The endocrine-disrupting chemical bisphenol A (BPA) is used to manufacture plastics including food containers, and it may leach into these containers. Consumption of BPA that has leached out of plastics may be harmful as recent research highlighted that BPA can induce alterations in the nervous system. In the present work, we studied the effects of BPA on Ca2+ channels in dorsal root ganglion (DRG) neurons. Using whole-cell patch-clamp recordings, we found that I Ca could be reduced by BPA in a concentration-dependent manner. Additionally, BPA shifted the activation curve of calcium currents toward a depolarizing direction and increased the slope factor of the curve. The inactivation curve for the currents was also assessed, and the curve shifted toward the depolarizing direction, although it was not significant. Moreover, inhibitory effects of BPA on the increments of intracellular Ca2+ concentrations ([Ca2+]i) induced by 50 mM KCl were observed in DRG neurons using a laser scanning confocal microscopy assay. Further work revealed that the PKA and PKC pathways may be involved in the inhibitory effects of BPA since the PKA antagonist GÖ-6983 and the PKC antagonist H-89 significantly alleviated the inhibitory effects of BPA on I Ca. As such, the results of the present study provide direct evidence that BPA decreases I Ca and impairs calcium homeostasis, which may be involved in any toxic effects of BPA on DRG neurons.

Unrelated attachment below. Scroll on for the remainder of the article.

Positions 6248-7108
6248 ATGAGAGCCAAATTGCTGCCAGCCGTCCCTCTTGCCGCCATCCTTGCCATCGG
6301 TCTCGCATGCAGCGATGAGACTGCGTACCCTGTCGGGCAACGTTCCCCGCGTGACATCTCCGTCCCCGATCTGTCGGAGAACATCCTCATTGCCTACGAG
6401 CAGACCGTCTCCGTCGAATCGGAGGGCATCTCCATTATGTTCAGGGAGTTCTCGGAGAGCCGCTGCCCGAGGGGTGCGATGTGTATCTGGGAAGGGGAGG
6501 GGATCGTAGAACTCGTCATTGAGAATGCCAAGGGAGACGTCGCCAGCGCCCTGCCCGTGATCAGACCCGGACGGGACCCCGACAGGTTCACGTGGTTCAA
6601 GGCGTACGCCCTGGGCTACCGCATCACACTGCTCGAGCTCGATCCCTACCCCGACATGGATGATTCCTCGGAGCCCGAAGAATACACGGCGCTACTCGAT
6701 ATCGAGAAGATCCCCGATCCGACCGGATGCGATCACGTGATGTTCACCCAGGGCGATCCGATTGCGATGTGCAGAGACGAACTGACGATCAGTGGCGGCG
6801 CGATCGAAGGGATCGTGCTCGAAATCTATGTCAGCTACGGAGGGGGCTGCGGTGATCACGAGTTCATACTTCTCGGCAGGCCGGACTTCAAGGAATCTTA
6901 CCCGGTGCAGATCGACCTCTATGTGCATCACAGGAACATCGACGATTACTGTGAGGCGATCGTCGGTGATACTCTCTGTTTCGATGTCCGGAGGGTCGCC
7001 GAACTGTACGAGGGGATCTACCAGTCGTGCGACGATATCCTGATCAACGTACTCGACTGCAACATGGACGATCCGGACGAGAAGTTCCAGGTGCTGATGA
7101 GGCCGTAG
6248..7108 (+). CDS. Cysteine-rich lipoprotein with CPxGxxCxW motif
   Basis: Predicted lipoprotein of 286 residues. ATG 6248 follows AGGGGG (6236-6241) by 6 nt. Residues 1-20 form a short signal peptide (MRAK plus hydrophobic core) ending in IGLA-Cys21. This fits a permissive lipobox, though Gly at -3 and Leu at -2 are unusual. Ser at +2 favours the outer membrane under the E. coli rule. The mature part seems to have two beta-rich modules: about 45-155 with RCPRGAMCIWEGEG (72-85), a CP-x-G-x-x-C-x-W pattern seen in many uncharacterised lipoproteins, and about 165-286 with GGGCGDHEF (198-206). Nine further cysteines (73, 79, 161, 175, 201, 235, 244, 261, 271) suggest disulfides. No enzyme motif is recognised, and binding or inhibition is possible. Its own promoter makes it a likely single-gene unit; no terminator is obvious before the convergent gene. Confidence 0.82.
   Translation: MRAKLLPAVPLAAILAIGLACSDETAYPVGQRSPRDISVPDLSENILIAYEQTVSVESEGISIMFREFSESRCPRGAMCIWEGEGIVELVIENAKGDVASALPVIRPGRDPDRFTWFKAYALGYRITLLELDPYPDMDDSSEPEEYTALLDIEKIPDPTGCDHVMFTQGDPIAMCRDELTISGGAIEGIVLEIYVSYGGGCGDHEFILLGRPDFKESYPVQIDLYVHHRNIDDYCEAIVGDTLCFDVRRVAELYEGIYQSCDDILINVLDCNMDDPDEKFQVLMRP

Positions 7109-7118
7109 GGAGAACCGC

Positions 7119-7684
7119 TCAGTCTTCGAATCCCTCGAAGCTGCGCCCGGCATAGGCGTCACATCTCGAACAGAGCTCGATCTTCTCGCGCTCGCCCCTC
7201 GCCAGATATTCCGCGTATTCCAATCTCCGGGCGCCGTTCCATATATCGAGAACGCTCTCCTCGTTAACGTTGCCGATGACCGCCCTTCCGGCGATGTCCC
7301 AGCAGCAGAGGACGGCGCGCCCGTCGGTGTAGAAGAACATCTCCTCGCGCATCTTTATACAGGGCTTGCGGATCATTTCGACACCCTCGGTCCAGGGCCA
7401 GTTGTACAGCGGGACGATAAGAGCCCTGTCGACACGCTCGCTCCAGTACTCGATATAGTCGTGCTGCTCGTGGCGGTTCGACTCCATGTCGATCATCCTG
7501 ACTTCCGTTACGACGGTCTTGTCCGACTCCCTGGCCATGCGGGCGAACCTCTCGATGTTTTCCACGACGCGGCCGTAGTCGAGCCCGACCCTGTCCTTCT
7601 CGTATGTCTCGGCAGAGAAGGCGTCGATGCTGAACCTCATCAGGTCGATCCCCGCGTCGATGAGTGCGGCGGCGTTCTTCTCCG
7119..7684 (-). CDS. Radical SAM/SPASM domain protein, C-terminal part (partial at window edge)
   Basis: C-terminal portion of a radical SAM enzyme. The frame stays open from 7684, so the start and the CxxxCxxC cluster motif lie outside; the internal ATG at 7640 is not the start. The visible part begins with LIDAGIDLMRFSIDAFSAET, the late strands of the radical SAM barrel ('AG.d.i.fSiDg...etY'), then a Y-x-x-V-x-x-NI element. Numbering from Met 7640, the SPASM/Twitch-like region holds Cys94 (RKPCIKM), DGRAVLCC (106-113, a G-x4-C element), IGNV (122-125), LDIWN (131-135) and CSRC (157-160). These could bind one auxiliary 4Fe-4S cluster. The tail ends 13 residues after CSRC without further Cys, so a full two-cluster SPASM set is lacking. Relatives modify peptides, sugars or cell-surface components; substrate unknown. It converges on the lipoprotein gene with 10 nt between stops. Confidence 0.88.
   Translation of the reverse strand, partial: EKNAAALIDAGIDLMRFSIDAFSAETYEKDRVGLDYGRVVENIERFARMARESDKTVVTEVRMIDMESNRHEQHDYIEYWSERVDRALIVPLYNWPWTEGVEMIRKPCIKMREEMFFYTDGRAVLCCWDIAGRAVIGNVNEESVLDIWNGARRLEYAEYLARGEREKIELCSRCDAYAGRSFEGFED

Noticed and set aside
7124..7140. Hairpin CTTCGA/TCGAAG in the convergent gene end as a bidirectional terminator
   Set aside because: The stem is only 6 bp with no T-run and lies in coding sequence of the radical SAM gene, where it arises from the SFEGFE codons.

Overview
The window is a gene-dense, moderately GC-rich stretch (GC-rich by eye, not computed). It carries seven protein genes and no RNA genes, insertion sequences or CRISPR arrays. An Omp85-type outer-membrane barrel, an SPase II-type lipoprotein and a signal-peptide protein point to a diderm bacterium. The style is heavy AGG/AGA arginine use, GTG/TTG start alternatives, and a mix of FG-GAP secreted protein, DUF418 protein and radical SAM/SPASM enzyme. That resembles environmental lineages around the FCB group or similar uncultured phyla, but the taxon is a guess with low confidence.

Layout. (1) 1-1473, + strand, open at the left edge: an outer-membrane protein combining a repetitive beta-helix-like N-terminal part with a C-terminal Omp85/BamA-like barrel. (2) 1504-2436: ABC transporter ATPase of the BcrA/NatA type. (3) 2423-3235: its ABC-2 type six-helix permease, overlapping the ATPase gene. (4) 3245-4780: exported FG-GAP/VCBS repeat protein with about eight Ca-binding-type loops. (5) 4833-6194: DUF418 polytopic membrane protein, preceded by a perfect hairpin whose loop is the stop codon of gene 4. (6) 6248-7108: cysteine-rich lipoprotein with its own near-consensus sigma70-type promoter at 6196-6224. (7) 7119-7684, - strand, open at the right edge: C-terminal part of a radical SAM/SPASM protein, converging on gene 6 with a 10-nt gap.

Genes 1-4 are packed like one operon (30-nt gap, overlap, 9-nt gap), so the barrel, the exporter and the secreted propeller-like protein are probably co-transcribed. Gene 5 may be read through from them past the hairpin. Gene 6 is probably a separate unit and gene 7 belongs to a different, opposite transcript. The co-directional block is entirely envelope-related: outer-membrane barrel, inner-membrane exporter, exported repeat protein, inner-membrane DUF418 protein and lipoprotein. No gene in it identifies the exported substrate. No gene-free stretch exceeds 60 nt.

The Journal of Membrane Biology – Springer Journals
Published: Apr 11, 2013
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